I can’t wait to see what other projects—and possibly even more original manga stories—Acky himself will create. I will definitely be there to read them. 

WcDonald’s THE MANGA: Final thoughts

Alas, this is the end of the WcDonald’s-verse. Reviewing and reading the chapters each week, watching the minisodes, and gathering some additional lore and information from the character cards on the official site was fun. I doubt McDonald’s will continue to expand the world they created for WcDonald’s THE MANGA through additional stories and expanded media, and it will exist in a vacuum. This is a shame; some neat concepts and ideas could be explored further. 

Another reason why I feel like McDonald’s will not return to the WcDonald’s-verse is simply due to what seems to be a marketing failure. Not many people were even aware there is an official McDonald’s manga available to read because McDonald’s has put more effort into promoting the Savory WcDonald’s sauce in their ads with barely any mention that you can read the manga. You would only know if you have read these reviews or received the limited-time WcDonald’s paper bags with the QR code to access these chapters (editor’s note: anecdotally, some locations never handed out the bags or had very limited quantities). Plus, despite condensing and adapting the events from those manga chapters each week, not even the anime minisodes produced by Studio Pierrot marketed or mentioned the manga.

You’d be surprised by the reactions I got when I was with friends, family members, or other artists at conventions and brought up WcDonald’s THE MANGA. They were shocked to be informed that it exists, which shows how badly the company has fumbled in marketing this to a set of consumers who would be interested in this specialty product. It makes me really appreciate Acky Bright and his team of assistants, if he has any, who dedicated the time and energy to bring to life these stories and characters every week either knowing or not knowing that they would even get readers at all.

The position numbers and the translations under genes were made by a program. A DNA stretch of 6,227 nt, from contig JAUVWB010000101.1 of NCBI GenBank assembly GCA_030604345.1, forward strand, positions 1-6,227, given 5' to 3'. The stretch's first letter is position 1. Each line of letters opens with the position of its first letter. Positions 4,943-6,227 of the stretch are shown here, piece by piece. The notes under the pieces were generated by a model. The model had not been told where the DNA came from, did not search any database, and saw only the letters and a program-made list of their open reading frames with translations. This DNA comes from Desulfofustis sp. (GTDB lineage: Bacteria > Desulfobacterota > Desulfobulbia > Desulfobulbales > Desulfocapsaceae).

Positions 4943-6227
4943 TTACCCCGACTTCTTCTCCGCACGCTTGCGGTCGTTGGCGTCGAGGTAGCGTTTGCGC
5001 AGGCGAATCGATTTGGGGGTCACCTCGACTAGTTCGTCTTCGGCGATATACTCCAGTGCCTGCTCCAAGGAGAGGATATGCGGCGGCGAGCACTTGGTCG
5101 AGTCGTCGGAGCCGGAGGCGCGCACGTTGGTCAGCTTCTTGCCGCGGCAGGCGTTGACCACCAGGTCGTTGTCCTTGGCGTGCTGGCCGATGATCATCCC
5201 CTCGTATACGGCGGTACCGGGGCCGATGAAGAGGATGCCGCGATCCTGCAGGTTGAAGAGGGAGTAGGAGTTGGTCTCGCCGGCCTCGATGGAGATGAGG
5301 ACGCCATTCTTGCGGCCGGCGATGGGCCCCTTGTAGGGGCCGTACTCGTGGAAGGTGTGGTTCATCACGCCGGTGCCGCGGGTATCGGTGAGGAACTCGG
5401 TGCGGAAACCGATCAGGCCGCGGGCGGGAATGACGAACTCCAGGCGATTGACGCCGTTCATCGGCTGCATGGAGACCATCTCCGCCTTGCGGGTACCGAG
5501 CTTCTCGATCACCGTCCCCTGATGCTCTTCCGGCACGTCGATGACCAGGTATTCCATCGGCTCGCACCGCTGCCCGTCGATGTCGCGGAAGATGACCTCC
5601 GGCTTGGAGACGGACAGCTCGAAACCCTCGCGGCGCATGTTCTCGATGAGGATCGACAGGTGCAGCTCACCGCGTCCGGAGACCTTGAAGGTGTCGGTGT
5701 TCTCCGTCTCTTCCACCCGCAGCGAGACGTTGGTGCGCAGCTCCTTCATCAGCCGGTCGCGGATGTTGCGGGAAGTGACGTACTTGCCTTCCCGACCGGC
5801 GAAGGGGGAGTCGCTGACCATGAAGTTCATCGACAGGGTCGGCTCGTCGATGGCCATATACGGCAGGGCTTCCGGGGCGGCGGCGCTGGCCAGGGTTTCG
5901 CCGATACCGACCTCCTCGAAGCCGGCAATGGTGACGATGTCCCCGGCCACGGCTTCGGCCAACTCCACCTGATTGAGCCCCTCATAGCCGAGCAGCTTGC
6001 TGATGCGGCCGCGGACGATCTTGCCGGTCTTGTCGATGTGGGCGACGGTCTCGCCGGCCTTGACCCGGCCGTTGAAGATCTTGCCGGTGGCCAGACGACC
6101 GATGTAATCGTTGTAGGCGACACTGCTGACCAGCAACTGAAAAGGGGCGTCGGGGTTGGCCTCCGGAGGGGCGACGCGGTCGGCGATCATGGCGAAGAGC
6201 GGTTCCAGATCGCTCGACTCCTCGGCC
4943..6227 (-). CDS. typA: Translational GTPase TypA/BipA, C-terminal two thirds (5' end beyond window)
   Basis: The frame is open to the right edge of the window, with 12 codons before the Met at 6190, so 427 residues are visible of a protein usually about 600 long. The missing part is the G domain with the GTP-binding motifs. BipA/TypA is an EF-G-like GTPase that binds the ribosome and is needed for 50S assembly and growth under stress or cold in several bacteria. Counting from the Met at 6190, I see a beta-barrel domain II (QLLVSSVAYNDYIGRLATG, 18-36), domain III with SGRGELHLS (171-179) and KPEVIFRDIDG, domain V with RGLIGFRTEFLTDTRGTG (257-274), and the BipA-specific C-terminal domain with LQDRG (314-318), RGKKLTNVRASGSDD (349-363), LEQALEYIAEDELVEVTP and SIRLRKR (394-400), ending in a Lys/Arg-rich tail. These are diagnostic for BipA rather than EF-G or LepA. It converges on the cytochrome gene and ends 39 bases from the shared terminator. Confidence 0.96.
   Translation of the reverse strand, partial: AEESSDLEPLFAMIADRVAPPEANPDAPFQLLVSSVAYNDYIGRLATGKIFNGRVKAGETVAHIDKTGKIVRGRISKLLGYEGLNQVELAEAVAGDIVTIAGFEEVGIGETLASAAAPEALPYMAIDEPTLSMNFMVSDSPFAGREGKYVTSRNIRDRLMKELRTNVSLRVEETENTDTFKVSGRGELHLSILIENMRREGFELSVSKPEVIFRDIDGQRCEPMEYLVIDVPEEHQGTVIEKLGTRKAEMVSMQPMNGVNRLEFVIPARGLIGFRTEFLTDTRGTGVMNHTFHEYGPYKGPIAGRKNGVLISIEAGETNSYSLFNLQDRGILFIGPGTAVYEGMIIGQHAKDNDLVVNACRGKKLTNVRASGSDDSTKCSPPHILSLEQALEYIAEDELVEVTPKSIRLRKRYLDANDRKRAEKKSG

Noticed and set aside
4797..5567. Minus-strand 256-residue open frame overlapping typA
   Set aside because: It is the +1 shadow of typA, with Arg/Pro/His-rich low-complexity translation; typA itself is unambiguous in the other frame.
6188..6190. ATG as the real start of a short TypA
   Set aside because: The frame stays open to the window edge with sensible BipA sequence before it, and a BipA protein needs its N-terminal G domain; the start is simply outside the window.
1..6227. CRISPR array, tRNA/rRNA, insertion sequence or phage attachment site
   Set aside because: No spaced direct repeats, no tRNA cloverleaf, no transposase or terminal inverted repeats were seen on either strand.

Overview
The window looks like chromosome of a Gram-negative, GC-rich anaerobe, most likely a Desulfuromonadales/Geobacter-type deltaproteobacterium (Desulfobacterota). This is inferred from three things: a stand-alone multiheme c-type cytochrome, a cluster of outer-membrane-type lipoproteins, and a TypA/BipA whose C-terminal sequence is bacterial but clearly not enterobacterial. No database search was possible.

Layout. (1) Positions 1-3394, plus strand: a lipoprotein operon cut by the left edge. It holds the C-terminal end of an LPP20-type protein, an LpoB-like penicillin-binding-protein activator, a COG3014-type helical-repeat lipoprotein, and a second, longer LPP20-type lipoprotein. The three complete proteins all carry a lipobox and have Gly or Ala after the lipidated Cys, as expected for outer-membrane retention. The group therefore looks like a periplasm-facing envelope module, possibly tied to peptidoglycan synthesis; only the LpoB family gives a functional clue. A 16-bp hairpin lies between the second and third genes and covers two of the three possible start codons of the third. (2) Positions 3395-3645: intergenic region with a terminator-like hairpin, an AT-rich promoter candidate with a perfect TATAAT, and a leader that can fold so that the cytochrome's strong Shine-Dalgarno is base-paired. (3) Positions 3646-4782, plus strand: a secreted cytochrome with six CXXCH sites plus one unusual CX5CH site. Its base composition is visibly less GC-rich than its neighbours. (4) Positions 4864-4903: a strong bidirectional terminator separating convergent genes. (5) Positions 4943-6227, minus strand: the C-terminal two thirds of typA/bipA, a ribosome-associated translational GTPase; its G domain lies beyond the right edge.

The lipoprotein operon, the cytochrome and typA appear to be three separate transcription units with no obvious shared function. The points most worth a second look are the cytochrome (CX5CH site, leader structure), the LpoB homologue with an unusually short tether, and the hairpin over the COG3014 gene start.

Another factor in this marketing issue is the current political climate, which is also out of the artist’s control. With the Israel-Gaza conflict ongoing and with it being public knowledge that McDonald’s gave out free meals to Israeli citizens impacted by the conflict, it has led to boycotts against the fast food corporation, causing them to lose billions of dollars as a result. This has caused the WcDonald’s campaign to go relatively unnoticed by the general public compared to previous campaigns such as the Grimace Birthday campaign, which took on a life of its own through memes all over social media and on various platforms. 

Grimace balances a tray on his head
Happy Birthday, Grimace…

With those factors in mind, I am pleased to say I thoroughly enjoy WcDonald’s THE MANGA. Is it a masterpiece? Definitely not, but on its own, with the obvious product placement aside, the stories are short, sweet, and easy to digest and enjoy. There is potential there, and McDonald’s should revisit it.